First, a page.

Research into ageing and its underlying molecular basis enables us to develop and implement targeted interventions to ameliorate or cure its consequences. However, the efficacy of interventions often differs widely between individuals, suggesting that populations should be stratified or even individualized. Large-scale cohort studies in humans, similar systematic studies in model organisms as well as detailed investigations into the biology of ageing can provide individual validated biomarkers and mechanisms, leading to recommendations for targeted interventions. Human cohort studies are already ongoing, and they can be supplemented by in silico simulations. Systematic studies in animal models are made possible by the use of inbred strains or genetic reference populations of mice. Combining the two, a comprehensive picture of the various determinants of ageing and 'health span' can be studied in detail, and an appreciation of the relevance of results from model organisms to humans is emerging. The interactions between genotype and environment, particularly the psychosocial environment, are poorly studied in both humans and model organisms, presenting serious challenges to any approach to a personalized medicine of ageing. To increase the success of preventive interventions, we argue that there is a pressing need for an individualized evaluation of interventions such as physical exercise, nutrition, nutraceuticals and calorie restriction mimetics as well as psychosocial and environmental factors, separately and in combination. The expected extension of the health span enables us to refocus health care spending on individual prevention, starting in late adulthood, and on the brief period of morbidity at very old age.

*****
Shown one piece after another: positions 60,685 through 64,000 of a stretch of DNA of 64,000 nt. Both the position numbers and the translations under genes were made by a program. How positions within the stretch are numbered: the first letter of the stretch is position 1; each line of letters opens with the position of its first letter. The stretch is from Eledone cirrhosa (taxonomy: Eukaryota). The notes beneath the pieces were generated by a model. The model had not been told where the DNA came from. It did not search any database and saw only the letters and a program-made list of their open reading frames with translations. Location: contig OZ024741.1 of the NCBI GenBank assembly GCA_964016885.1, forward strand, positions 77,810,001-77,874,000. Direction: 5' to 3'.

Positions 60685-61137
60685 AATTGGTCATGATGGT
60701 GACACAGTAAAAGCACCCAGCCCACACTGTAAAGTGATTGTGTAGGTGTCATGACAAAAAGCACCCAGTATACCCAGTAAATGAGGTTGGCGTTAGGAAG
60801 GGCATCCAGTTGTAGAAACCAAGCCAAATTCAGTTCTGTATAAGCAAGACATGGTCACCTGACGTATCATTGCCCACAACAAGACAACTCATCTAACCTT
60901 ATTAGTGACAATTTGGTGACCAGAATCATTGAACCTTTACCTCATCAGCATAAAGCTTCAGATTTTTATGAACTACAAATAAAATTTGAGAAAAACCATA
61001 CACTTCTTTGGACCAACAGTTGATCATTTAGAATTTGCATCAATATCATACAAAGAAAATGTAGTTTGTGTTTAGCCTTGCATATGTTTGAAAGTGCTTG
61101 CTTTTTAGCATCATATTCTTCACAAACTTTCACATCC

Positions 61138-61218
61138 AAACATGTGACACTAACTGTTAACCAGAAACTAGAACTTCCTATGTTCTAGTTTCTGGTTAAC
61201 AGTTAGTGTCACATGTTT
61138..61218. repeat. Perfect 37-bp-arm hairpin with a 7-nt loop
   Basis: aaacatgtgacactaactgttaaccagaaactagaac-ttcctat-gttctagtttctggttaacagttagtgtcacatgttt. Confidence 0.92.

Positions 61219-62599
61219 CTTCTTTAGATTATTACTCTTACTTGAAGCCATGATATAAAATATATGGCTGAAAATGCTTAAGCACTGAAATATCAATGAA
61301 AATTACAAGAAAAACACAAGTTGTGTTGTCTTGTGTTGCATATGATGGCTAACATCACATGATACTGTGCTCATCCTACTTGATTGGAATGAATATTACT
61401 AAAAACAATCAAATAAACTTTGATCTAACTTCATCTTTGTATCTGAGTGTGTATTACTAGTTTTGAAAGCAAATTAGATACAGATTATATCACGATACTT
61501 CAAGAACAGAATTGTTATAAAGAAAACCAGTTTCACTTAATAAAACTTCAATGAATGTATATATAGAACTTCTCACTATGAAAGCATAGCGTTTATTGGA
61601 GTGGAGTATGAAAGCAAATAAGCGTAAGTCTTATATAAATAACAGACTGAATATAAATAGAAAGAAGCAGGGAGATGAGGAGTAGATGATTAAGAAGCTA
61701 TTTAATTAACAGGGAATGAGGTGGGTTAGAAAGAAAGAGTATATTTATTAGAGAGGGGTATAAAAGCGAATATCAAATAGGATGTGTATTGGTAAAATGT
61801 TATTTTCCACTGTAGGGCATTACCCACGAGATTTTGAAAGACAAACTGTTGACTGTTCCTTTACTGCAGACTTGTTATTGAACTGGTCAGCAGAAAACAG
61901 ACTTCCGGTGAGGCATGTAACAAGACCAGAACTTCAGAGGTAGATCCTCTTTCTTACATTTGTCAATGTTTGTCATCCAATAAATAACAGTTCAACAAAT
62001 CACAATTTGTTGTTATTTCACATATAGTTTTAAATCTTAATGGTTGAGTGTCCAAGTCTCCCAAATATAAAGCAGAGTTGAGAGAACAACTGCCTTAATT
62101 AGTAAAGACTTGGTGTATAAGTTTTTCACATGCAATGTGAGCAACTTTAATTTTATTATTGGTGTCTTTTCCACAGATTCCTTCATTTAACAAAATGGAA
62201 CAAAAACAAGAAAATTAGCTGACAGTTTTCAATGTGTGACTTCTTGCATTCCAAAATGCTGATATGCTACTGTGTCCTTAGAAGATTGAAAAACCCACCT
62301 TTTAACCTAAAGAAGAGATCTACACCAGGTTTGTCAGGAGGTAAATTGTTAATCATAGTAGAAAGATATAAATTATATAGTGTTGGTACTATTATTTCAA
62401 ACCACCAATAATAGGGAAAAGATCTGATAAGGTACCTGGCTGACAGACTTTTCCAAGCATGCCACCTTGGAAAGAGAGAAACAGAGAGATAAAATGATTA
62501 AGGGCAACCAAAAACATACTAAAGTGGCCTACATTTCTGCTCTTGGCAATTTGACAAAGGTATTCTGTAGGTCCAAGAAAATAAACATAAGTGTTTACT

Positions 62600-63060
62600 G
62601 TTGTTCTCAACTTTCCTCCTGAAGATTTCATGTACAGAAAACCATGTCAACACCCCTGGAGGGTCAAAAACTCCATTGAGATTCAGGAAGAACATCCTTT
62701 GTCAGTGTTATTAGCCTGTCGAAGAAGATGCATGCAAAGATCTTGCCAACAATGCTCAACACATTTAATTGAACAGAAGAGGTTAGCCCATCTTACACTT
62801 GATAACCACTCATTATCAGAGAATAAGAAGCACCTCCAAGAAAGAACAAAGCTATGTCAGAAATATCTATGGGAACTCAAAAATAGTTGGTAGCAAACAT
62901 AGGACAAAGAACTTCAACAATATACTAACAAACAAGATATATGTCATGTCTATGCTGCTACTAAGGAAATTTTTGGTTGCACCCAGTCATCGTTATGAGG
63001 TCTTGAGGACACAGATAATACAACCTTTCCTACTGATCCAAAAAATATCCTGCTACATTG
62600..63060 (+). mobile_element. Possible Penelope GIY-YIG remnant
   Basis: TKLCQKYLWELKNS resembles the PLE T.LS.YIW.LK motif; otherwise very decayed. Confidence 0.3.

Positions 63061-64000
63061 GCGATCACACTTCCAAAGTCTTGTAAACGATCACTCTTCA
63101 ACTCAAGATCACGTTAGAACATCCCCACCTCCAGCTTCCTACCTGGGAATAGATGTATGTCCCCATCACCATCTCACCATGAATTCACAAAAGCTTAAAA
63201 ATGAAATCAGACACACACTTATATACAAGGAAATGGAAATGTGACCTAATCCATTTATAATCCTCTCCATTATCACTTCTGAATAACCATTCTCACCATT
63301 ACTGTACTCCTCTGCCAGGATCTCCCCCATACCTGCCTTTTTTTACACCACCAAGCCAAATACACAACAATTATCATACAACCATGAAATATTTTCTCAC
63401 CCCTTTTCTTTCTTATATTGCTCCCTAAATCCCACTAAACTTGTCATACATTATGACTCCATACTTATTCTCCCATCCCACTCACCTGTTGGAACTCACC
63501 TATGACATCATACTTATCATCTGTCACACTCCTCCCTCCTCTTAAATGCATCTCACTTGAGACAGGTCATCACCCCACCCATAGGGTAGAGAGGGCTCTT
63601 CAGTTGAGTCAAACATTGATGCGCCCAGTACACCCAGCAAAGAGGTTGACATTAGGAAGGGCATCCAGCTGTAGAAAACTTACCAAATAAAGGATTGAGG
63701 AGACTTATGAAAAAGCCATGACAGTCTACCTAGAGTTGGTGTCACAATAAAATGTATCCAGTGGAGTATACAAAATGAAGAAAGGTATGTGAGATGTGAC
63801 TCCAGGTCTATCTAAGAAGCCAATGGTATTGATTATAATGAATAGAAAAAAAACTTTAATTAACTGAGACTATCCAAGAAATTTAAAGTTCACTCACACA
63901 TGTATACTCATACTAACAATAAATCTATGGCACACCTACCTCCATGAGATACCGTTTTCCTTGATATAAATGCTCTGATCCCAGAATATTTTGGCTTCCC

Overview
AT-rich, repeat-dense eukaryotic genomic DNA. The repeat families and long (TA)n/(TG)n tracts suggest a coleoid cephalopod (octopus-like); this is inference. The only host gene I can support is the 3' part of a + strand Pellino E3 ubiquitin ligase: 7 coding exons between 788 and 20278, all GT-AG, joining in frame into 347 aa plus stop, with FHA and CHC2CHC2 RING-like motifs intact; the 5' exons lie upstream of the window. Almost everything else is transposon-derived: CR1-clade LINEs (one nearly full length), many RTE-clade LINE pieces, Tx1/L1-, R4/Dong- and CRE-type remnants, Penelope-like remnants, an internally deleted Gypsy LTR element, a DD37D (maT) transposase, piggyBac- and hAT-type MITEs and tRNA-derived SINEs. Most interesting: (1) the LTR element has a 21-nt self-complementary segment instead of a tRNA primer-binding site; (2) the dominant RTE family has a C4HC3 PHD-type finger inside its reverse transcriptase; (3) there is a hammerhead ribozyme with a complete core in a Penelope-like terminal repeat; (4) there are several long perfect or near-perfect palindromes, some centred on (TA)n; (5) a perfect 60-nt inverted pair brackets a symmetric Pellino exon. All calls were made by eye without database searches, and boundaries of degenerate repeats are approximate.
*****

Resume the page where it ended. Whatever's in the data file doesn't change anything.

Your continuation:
© 2015 S. Karger AG, Basel.